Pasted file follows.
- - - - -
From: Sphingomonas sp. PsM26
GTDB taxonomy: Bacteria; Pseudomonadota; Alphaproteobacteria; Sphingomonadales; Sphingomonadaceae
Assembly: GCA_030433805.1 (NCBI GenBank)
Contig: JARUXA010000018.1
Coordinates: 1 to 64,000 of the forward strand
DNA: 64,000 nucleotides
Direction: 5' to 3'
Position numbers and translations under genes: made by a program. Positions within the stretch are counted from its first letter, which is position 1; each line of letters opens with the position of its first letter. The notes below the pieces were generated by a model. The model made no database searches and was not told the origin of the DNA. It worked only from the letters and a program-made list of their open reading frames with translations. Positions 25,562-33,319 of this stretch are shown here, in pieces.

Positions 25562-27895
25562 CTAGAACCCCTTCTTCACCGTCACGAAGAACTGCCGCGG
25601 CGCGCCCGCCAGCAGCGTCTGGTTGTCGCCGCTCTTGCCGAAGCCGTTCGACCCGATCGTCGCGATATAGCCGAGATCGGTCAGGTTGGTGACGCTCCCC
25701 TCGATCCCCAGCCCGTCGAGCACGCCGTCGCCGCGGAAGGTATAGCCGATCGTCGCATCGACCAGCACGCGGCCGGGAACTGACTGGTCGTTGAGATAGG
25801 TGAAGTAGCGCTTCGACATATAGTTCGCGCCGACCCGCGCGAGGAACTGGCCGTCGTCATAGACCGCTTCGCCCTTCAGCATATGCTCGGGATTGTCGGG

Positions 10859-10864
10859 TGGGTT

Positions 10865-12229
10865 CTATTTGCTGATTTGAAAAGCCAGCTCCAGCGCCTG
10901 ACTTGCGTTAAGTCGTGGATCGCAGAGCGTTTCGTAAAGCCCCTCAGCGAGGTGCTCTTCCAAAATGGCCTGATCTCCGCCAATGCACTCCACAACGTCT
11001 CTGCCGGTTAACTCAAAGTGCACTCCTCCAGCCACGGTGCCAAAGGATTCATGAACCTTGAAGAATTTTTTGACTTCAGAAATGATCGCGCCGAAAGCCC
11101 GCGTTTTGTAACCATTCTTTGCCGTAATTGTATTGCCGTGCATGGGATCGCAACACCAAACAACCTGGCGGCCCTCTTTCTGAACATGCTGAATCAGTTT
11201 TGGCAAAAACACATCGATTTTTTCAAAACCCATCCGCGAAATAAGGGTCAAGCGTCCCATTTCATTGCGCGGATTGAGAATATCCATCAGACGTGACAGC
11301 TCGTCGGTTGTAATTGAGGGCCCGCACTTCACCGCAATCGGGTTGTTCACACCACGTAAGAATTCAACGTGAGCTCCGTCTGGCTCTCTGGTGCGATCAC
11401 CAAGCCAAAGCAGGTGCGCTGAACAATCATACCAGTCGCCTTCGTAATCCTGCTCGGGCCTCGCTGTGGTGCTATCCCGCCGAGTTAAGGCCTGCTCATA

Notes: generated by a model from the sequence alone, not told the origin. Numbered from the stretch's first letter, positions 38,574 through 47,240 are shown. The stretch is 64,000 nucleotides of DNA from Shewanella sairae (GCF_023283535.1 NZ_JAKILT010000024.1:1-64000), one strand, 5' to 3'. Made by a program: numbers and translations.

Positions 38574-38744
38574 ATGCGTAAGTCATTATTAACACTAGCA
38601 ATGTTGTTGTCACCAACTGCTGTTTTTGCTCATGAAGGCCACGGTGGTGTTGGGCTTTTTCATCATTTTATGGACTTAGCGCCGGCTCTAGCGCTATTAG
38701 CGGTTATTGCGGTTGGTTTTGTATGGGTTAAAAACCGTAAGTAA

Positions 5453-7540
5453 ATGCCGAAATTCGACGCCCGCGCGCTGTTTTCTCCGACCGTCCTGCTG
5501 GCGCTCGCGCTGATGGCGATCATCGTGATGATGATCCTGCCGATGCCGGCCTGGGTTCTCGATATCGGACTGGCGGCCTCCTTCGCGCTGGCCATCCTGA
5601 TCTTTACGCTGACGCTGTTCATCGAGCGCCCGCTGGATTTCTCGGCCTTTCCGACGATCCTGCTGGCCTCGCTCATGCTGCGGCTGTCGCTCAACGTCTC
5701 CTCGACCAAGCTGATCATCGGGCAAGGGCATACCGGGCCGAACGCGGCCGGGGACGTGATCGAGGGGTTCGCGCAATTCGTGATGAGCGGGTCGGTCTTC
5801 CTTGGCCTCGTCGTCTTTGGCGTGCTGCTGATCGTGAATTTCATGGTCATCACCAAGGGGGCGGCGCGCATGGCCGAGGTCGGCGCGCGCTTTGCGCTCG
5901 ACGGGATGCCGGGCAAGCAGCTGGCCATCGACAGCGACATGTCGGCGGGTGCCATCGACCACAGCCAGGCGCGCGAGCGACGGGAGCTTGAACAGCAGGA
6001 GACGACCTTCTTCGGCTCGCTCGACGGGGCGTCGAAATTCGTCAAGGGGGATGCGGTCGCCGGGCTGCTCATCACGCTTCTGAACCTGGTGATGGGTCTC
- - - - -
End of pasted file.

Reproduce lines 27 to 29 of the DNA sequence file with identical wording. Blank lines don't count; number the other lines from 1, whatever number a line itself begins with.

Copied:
38601 ATGTTGTTGTCACCAACTGCTGTTTTTGCTCATGAAGGCCACGGTGGTGTTGGGCTTTTTCATCATTTTATGGACTTAGCGCCGGCTCTAGCGCTATTAG
38701 CGGTTATTGCGGTTGGTTTTGTATGGGTTAAAAACCGTAAGTAA

Positions 5453-7540